This seems pretty straightforward and although the last step takes some extra math to generate correct texture coordinates, it’s pretty doable. There is one big disadvantage though: texture resolution. From a distance this technique will look just fine, but as soon as you get really close to the portal – which is a thing that happens a lot, since in most situations they’re meant to be walked through – the individual pixels of the portal’s texture will really start to show. A potential fix could be to increase the texture’s size, but this brings up other issues such as GPU memory usage, especially when we’re going to be doing this recursively later on. Because of these reasons I’ve decided to go for the stencil buffer method as explained below.

Using the stencil buffer

The other popular way to render portals is to use the magical stencil buffer. This is a special buffer in graphics cards (in addition to the color buffer and the depth buffer) that can be used to mask out certain areas of the screen to prevent or allow drawing on the pixel level. This really just means that for every pixel on the screen there’s a small number (usually 8 bits) in the stencil buffer that you can write to and that the GPU can look at to determine whether or not to draw a pixel. This is very convenient because we can then just use multiple render passes with different stencil buffer contents, and use that to draw both the inside and the outside of the portal frame without using a separate render target.

When using the stencil buffer there’s basically two things you have to think about:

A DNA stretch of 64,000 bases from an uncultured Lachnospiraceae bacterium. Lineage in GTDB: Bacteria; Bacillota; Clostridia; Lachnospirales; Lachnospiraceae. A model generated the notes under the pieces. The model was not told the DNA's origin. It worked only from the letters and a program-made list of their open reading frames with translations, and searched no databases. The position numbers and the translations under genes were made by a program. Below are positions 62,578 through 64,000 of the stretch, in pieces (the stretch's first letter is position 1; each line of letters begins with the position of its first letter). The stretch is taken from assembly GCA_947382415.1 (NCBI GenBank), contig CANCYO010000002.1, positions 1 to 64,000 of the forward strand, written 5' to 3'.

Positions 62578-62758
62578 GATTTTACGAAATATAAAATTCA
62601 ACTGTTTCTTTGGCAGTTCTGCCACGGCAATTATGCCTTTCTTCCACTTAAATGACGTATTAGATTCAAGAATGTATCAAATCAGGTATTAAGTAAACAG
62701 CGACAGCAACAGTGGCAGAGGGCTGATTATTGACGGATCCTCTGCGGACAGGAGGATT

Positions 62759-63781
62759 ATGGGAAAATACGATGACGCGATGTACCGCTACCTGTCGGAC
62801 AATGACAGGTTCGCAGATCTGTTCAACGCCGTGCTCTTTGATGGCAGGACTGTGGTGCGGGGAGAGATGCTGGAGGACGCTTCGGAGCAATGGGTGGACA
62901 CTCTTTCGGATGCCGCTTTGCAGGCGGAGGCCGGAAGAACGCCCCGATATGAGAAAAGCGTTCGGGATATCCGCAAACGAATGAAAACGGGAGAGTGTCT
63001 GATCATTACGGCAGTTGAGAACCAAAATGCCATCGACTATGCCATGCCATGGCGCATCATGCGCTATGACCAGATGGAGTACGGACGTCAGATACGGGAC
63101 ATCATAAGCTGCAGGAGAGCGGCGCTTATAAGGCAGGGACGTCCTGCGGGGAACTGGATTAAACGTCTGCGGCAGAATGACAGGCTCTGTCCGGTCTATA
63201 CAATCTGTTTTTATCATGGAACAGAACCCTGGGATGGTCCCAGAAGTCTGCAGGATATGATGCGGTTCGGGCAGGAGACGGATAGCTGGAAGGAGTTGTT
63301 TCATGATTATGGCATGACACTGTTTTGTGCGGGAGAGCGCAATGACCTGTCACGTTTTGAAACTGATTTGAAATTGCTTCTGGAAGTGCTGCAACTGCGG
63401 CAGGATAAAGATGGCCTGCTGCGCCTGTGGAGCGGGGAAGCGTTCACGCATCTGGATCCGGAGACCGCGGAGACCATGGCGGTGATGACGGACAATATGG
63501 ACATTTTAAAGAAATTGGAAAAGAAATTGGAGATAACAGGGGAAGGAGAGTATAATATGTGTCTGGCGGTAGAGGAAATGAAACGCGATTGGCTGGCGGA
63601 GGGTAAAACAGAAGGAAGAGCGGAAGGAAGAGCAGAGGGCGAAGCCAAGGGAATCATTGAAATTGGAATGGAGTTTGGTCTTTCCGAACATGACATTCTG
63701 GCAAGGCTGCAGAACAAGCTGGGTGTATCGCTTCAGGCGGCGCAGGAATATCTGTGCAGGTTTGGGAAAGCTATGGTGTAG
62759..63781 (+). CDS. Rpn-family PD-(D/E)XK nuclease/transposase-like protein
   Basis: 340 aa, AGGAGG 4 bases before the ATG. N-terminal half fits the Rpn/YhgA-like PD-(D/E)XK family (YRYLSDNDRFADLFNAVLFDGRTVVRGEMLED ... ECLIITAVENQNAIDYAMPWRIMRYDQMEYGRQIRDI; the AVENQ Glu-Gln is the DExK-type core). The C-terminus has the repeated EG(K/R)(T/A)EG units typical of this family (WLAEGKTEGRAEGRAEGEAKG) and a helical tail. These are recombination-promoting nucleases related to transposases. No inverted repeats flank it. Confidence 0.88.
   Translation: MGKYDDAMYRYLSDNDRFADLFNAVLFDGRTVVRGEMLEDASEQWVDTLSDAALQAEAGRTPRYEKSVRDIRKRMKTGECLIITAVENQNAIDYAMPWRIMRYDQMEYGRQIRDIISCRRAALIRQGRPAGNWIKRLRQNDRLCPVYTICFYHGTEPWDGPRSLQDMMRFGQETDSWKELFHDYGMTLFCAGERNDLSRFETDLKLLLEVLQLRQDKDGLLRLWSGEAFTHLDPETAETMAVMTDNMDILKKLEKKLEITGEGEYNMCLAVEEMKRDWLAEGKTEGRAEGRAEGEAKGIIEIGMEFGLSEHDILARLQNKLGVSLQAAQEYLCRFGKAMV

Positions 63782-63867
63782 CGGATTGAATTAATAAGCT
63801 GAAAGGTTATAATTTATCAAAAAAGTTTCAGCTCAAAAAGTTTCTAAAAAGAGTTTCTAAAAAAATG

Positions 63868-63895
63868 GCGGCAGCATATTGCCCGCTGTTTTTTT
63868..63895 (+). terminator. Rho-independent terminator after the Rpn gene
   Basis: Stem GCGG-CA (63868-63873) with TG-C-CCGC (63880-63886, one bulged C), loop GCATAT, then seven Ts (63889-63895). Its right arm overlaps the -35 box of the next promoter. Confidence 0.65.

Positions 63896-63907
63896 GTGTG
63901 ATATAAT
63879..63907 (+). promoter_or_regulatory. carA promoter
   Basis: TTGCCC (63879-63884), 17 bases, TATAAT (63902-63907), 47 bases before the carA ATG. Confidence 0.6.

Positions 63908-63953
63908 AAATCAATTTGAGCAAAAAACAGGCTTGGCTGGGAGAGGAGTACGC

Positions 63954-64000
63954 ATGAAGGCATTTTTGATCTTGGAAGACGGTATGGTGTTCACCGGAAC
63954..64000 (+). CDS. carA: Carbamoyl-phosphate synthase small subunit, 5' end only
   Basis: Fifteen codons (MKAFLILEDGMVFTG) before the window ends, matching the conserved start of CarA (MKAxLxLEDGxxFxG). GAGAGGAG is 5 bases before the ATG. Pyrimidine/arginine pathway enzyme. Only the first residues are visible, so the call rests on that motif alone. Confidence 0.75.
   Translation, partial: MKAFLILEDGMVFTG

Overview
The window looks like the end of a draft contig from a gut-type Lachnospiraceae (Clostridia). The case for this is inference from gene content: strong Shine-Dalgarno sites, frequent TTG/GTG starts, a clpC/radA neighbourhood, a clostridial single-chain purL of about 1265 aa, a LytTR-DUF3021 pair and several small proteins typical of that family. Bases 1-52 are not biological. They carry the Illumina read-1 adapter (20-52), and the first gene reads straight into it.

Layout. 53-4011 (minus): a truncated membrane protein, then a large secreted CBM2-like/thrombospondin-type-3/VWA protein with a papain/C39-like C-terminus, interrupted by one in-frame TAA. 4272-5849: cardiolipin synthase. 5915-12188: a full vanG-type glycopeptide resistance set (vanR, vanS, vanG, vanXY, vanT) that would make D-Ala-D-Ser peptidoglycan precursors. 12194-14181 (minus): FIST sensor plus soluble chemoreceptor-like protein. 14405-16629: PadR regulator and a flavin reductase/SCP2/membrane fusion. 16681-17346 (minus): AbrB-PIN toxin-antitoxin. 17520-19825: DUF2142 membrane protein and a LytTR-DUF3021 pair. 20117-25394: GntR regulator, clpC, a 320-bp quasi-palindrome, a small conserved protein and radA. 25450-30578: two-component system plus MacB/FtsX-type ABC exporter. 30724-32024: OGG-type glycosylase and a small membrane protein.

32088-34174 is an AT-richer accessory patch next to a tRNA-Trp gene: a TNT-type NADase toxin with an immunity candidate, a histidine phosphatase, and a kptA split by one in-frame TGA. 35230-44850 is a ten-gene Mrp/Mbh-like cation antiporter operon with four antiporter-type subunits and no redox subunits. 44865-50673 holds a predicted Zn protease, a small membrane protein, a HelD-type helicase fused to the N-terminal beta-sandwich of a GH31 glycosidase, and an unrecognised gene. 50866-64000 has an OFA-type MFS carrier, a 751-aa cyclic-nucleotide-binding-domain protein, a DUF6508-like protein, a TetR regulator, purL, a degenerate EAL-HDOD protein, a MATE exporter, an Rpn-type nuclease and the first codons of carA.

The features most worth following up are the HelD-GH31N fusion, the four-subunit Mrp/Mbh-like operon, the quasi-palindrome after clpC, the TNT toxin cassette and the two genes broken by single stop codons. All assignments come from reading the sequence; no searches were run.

• Do I want to look at the contents of the stencil buffer to determine whether or not to draw a pixel?
  • Do I want to modify the contents of the stencil buffer when drawing? If so, on what condition?

The first situation can be controlled by enabling or disabling the stencil test, respectively with either glEnable(GL_STENCIL_TEST) or glDisable(GL_STENCIL_TEST). When drawing a pixel with the stencil test enabled the graphics card will apply a test between the current value of the stencil buffer and the reference value. Both the type of test and the reference value can be set with the function glStencilFunc.

The second situation can be controlled by the stencil operation. This is set by the function glStencilOp which requires three arguments:

  • sfail: The operation to execute when the stencil test fails.
  • dpfail: The operation to execute when the stencil test passes, but the depth test fails.
  • dppass: The operation to execute when both the stencil test and the depth test pass.

All three arguments accept operations like (but not only):

  • GL_KEEP: Keep the current stencil value.
  • GL_INCR: Increase the stencil value by one.
  • GL_DECR: Decrease the stencil value by one.

Now it should become quite clear how to render a single portal with the help of the stencil buffer:

  1. Disable drawing to the color buffer and the depth buffer, but enable writing to the stencil buffer.
  2. Set the stencil operation to GL_INCR on sfail, meaning that the stencil value will be incremented when the stencil test fails.
  3. Set the stencil function to GL_NEVER, which makes sure that the stencil test always fails on every pixel drawn.
  4. Draw the portal’s frame (in the case of a rectangle: just two triangles). At this point the stencil buffer is filled with zero’s on the outside of the portal’s frame and one’s on the inside.
  5. Generate the virtual camera’s view matrix using the view frustum clipping method.
  6. Disable writing to the stencil buffer, but enable drawing to the color buffer and the depth buffer.